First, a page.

One of the few positive things that has occurred during this pandemic is how people have taken to the many walking and cycling trails in Winnipeg. With most events cancelled and gyms, arenas and other centres closed, many Manitobans have been seeking fresh air and exercise the old-fashioned way. This winter, the Forest has been a perfect place for an energizing walk. Cross-country skiers, snowshoers and fat-tire cyclists are enjoying the trails. Situated between Charleswood and Tuxedo, this 700-acre gem of a greenspace almost didn’t exist. In 1920 it was slotted for development by the Town of Tuxedo. The trails that you find in the forest today were originally designed as roads for the proposed development. The depression came along putting an end to investment in the area and local residents began using the forest for recreation. In 1973 after persistent efforts by concerned citizens, the area was preserved as a municipal nature park.
There are a series of six paved and unpaved trails established within the southern portion of the forest for a total of 18 km of maintained trails. Some of the trails are paved with crushed limestone, others with asphalt, or wood chips. The trails make the forest easy to navigate, fascinating to study and a delightful place to get some exercise or to “commune with nature”.
The Rotary Club of Winnipeg Charleswood (RCWC) together with staff from the City of Winnipeg Naturalists’ office, are responsible for annual maintenance and upgrading of the Assiniboine Forest. This relationship has been ongoing since an initial accord was reached with the City in 1990. Since 1990, RCWC in collaboration with others has provided more than $600,000 in funding and over 2,000 volunteer labour hours, to support various forest projects and initiatives.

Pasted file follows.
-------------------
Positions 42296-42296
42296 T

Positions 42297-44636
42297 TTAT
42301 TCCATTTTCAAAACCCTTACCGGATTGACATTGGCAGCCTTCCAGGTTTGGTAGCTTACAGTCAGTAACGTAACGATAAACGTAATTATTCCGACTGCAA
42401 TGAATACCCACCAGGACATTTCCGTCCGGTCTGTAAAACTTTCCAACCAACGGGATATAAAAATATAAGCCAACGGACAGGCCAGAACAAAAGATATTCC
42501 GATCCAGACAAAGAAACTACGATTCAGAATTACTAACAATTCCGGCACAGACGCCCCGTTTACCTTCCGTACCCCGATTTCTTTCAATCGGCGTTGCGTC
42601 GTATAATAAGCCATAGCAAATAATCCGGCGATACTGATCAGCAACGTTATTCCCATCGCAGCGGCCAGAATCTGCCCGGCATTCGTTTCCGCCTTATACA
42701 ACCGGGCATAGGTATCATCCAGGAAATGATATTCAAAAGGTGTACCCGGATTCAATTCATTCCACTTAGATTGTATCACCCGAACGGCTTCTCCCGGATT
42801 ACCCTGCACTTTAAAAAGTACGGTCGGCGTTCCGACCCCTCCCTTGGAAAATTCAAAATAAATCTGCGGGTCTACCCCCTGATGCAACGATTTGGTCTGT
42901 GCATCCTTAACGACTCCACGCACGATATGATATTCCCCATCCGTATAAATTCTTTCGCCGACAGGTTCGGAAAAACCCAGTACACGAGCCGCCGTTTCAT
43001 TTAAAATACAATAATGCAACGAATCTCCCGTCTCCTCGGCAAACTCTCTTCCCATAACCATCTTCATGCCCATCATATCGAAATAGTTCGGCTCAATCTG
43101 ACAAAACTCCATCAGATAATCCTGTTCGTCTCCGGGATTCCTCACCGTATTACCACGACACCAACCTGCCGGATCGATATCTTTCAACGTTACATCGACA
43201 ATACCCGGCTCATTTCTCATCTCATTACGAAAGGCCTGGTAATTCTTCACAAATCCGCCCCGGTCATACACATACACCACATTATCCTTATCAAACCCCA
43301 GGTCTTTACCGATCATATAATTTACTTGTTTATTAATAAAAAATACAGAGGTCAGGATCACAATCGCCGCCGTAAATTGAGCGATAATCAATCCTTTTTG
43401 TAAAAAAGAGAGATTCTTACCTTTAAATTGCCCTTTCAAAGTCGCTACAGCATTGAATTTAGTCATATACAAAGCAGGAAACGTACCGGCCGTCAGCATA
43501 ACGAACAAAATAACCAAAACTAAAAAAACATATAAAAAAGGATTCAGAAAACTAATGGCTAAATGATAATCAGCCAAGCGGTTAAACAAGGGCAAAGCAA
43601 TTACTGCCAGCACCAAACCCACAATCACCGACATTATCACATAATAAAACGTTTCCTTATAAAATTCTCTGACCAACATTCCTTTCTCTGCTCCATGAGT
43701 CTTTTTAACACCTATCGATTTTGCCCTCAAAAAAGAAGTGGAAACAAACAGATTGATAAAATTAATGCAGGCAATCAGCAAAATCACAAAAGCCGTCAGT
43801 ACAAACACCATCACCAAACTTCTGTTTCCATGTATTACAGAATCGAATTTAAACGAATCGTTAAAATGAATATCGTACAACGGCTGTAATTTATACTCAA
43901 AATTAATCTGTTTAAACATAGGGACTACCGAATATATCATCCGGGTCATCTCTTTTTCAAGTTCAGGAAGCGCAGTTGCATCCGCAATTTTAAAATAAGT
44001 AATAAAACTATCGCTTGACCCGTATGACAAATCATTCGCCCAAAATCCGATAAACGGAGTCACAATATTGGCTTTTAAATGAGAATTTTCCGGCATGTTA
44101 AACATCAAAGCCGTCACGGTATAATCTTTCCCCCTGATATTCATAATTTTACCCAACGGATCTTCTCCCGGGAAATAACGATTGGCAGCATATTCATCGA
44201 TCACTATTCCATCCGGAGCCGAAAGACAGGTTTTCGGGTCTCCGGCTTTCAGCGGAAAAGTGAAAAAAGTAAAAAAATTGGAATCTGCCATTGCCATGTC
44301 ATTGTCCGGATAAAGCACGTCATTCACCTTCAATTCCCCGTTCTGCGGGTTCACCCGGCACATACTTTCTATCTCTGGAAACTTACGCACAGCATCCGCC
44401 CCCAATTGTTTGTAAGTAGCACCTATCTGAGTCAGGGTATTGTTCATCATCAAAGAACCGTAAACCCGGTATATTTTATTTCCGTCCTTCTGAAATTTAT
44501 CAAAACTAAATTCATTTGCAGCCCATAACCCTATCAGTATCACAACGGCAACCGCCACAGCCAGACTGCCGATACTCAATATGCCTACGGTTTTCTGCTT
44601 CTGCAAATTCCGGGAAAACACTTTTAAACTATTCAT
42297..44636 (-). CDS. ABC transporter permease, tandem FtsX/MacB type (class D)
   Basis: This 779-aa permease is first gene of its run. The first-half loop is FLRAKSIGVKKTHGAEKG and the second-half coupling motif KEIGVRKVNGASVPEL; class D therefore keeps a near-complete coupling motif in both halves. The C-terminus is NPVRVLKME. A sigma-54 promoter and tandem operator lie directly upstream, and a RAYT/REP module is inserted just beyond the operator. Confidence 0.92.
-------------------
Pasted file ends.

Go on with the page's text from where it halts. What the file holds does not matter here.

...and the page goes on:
The Assiniboine Forest Long Range Planning Study was initiated by the Rotary Club of Charleswood Winnipeg in August 2016, concluding in March 2019. The goal of the study was to provide a clear direction for the next stage of forest management and all associated stages of development, to explore development opportunities that will improve the visitor experience at the Assiniboine Forest while maintaining the ecological sensitivity of the site, and to investigate opportunities for the future of the Assiniboine Forest at a 10 to 15 year horizon.
The Planning Study Surveys identified many “Priorities” that are listed below:
1. Complete a signage program including an Interpretive Signage component
2. A new Parking Lot on the east side of the Forest
3. Interpretive Center at Taylor and Shaftesbury
4. Replacing the wood chip trail with “hard surface” on separate return path to the Grant and Chalfont Parking Lot from the Eve Werier Pond.
5. Developing Cross Country Ski trails
6. Control horse and dog traffic
7. Public Washrooms
8. Installation of Benches
The Rotary Club of Winnipeg Charleswood is proposing to raise an additional $800,000 in funding and Grants and initiate actions in the near term and over the next 15 years to implement some of the Priorities identified in the Planning Study to enhance the “Forest Experience” for visitors, with the support of the City of Winnipeg Public Works Department, the Province of Manitoba, Government of Canada, Local Business and the Community.
Walking around the Forest, you may notice that trails on the west side of the Forest are heavily- used. They plan to embark on design and construction of additional hard surface and wood chip trails on the east side of the Forest. With the addition of more trails, directional, informational, and wayfinding signs are required. These focus on the many plant and animal species, native to the Forest and will enhance public awareness of the plants and animals.
It’s important to make the Forest accessible and include plans to convert the wood chip portion of the trail to a hard pack” surface, enabling accessible travel to all. These exciting initiatives will take time and money to complete. The Charleswood Rotary Club will be establishing a “Fund our Forest” website, offering interested individuals the opportunity to enhance the Forest, financially and through volunteer labour.
On behalf of all Manitobans, I extend gratitude to these volunteers for their vision and efforts maintaining this urban forest and creating opportunities to make our experience even better.
Hon. Myrna Driedger is MLA for Roblin and Speaker of the Legislative Assembly.